Poling out the jib is a great way to efficiently use the sails you already have on your yacht. This is a great set up for downwind sailing and much easier than a spinnaker. What you need is a whisker pole. The basic difference between a whisker pole and a spinnaker pole is that the whisker pole can only work in compression. For poling out sails however a whisker pole is all you need as it is always trying to be compressed.
Forespar make a range of aluminium whisker poles. I chose a 2” dia. version in three parts with a total extended length of 200” (5 m) and a collapsed length of 80” (2 m) (model no: ADJ-15-DL) On each end is a self latching spring fitting. Apparently it is strong enough for a 28 foot boat to use it on the working jib in med to heavy airs.
When not in use it lives clamped to the stanchions. It is fairly unobtrusive here but rather exposed to the weather. The pole is quite light which is helpful when using or stowing. The end fittings are made of a type of plastic so they do not damage the boat at all. The end fittings have spectra lines to open the jaws and to attach topping lifts if required. It cost 350€.
The twist mechanism is simple but it is not very reliable. Often the pole will collapse during use. I complained to Forespar who eventually sent me a new pole. Sadly that was barely better than the original one. The system works by having a rubber wheel with a slightly offset axel so that when you twist the pole, it acts like a cam and locks the pole. Eventually I was forced to drill a hole in the extended pole and fit a self tapping screw to stop the pole collapsing.
I had to mark the poles at their maximum extension so I would not pull the poles too far apart. Unbelievably, the only thing stopping the poles coming apart is a piece of dyno tape stuck onto the inside of the pole. Not surprisingly, these don’t stay in place long.
The pole is not very strong and it can bend alarmingly. I haven’t snapped it in half yet but if I was not careful I could. It’s a shame because I would like to leave it up poling out the jib but instead I have to drop the jib and use the staysail instead or risk breaking the pole even though it’s not very windy. My jib is only 150 sq feet and my boat just 24 feet long but even still, this pole is not up to it.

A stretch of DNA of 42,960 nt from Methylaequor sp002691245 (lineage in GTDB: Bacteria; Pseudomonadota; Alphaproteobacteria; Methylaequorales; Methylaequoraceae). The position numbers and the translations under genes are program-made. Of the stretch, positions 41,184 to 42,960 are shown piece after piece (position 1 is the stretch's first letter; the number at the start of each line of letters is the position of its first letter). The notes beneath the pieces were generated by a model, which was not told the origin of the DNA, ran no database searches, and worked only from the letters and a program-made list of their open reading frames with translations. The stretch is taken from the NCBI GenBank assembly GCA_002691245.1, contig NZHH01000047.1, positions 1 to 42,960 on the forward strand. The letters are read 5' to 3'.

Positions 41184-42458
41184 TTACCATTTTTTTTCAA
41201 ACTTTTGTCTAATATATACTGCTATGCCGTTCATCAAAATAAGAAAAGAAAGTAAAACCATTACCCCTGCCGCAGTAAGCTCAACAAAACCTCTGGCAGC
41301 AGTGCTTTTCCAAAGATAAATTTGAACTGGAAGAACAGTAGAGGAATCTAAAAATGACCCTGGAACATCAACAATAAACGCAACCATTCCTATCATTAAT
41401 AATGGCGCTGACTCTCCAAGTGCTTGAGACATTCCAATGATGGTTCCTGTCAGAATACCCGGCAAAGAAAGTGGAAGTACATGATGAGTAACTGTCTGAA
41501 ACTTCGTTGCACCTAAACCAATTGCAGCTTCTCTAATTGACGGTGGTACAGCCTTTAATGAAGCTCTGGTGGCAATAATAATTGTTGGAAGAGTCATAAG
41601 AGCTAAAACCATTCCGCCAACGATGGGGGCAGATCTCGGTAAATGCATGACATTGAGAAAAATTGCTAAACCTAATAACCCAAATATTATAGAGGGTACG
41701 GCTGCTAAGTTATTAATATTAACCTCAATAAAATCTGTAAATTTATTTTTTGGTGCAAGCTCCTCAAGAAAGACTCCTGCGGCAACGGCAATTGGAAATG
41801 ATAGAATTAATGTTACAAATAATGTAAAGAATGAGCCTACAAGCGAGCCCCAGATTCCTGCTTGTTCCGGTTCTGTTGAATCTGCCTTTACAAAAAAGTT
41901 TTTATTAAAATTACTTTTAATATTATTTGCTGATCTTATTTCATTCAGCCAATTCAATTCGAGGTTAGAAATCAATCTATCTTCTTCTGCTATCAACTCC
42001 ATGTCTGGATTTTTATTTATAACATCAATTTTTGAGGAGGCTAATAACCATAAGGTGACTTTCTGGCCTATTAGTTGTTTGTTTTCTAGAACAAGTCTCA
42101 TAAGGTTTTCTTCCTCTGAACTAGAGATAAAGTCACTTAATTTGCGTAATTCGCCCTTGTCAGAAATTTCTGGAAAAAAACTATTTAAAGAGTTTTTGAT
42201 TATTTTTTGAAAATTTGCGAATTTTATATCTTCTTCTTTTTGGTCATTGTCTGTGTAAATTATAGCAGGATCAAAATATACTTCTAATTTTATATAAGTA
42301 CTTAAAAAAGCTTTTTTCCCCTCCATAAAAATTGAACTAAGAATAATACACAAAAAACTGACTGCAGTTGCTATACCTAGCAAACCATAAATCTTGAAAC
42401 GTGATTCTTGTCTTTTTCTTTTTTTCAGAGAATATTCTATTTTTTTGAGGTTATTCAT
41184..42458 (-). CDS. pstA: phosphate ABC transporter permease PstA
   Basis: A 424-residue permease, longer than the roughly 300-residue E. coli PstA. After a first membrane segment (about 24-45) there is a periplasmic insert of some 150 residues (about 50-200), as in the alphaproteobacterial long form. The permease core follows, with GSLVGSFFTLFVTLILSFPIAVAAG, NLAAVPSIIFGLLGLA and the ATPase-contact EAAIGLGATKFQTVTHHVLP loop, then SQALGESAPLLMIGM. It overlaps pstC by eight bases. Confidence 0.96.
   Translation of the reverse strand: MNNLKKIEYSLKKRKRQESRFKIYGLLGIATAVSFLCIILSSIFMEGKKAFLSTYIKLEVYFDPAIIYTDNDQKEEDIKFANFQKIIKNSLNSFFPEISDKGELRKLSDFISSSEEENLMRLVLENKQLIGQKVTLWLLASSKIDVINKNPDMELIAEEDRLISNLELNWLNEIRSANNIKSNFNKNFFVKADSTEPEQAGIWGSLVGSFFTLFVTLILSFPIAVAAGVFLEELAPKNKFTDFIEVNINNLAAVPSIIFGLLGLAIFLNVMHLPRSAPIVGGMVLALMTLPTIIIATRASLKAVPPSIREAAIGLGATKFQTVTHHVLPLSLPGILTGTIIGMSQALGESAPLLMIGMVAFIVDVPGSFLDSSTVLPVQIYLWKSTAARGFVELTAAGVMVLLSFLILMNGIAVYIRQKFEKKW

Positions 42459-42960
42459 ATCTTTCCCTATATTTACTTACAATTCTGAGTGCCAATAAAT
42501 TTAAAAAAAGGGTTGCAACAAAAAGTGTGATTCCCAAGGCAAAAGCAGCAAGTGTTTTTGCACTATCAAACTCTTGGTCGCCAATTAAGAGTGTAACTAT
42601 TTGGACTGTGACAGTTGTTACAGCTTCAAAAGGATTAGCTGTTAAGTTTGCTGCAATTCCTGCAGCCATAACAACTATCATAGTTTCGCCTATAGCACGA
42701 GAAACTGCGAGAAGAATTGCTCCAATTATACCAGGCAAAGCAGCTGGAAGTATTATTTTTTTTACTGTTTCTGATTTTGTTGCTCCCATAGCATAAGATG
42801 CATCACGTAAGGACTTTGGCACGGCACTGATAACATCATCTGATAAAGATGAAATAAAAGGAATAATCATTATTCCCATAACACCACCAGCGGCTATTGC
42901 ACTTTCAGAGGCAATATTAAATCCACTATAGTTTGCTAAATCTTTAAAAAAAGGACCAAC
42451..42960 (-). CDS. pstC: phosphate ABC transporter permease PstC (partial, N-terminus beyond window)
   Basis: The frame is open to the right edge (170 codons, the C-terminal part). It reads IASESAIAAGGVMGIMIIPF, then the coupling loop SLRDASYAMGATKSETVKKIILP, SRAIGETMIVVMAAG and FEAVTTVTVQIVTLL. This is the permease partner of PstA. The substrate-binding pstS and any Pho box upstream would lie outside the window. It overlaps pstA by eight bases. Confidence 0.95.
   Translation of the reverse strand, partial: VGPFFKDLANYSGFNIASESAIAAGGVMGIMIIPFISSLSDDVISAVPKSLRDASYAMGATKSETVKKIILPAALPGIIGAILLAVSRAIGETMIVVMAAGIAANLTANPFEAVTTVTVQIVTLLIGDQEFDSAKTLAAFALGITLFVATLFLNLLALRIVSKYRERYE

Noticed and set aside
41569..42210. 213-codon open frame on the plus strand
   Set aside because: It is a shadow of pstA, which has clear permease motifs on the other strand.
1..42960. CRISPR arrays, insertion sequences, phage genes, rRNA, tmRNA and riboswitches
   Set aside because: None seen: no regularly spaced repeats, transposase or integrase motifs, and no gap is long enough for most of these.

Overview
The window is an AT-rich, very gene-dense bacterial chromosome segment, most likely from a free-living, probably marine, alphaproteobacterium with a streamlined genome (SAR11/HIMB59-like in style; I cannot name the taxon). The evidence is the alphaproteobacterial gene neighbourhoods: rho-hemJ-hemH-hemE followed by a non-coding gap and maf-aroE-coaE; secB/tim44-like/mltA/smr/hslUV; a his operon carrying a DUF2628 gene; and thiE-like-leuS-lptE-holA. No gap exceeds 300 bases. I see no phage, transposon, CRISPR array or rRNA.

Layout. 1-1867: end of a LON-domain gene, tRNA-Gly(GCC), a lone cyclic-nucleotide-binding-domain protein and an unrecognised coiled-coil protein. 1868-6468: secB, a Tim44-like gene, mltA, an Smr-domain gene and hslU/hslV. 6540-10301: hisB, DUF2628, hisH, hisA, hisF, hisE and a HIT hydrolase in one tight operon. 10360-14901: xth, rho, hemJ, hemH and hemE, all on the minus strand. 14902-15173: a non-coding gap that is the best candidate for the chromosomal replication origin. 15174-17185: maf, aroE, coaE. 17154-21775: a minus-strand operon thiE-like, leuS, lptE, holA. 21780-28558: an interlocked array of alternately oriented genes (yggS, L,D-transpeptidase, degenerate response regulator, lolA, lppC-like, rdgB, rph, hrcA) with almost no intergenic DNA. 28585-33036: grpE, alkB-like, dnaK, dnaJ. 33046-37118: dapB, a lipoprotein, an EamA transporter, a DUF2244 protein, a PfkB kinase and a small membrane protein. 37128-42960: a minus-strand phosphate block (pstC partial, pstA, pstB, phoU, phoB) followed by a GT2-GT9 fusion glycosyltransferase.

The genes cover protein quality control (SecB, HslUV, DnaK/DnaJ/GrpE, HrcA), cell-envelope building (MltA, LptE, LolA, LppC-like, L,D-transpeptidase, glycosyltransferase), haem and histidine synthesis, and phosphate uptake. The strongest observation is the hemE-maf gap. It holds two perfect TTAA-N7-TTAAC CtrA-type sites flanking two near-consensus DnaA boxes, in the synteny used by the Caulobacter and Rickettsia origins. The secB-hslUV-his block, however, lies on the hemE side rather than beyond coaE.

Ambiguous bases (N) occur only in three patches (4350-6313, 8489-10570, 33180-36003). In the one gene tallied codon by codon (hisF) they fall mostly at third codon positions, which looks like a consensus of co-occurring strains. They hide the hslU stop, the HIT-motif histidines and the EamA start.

Even collapsing the pole is difficult. The inner pole collapses easily as there is a small hole to let air escape (if not it would be like a giant bicycle pump with your finger over one end!) but the smallest dia. pole is hard to collapse as there is no way for the air to escape except around the rubber wheel inside the pole which is too snug a fit.
Another annoying fault is that the jaw on the widest end of the pole cannot be opened if the inner pole is fully inserted. This never used to happen on the old pole so I assume it has something to do the new plastic jaws but in any case I find this a poor oversight.
I removed one end while investigating why the jaw wouldn’t open and discovered that the fitting was much too small in the tube and was made wider with masking tape! This is very poor, because in time the fitting will move, the three screw slots will enlarge and eventually there will be play in the jaws. It’s just poor engineering and there’s no excuse for it.
I wrote to Forespar who assured me that this was a perfectly fine way to build a spar, common engineering practice, I was told. Honestly, who do they think they are fooling? Sound engineering practice would have been to make the end fit the pole snugly like it does at the other end of the pole. Failing that, then a wrap of some kind of hard plastic that covered all of the jaw end that fits inside the pole would have been ok. But no, Forespar use a cheap and ordinary white masking tape which can compress and they only wrapped a part of the end fitting.
Since they managed to make one end fit well, I can only assume that this is either a design fault or bad manufacturing. If the pole worked well without collapsing I would forgive all these faults but it just doesn’t work well enough to be trusted and it’s not man enough even for my small jib.
Conclusion: Nice idea, small when collapsed but annoying to use, hard to collapse when stowing but easy to collapse when using it to pole out a sail. Not strong enough for a 24 foot boat despite the claims and poorly engineered with masking tape. Thin piece of dyno tape is all that stops the poles coming apart. All in all a big disappointment.
Update August 2011
Ooops. It had to happen one day. In just a light wind a slight sea the pole finally broke. It simply folded itself in half.
Well, the day finally arrived. The pole snapped in two. At the time I was running down wind with about 12 – 14 knots of true wind and a slight sea. One minute all was well then the next the pole had folded in half. No drama, no fuss at all. It was very undramatic.
However I do owe Forespar an apology. They did say that the masking tape was fine and that it was unlikely that the screw holes would ever enlarge in time. They were right. The pole broke long before it ever became an issue!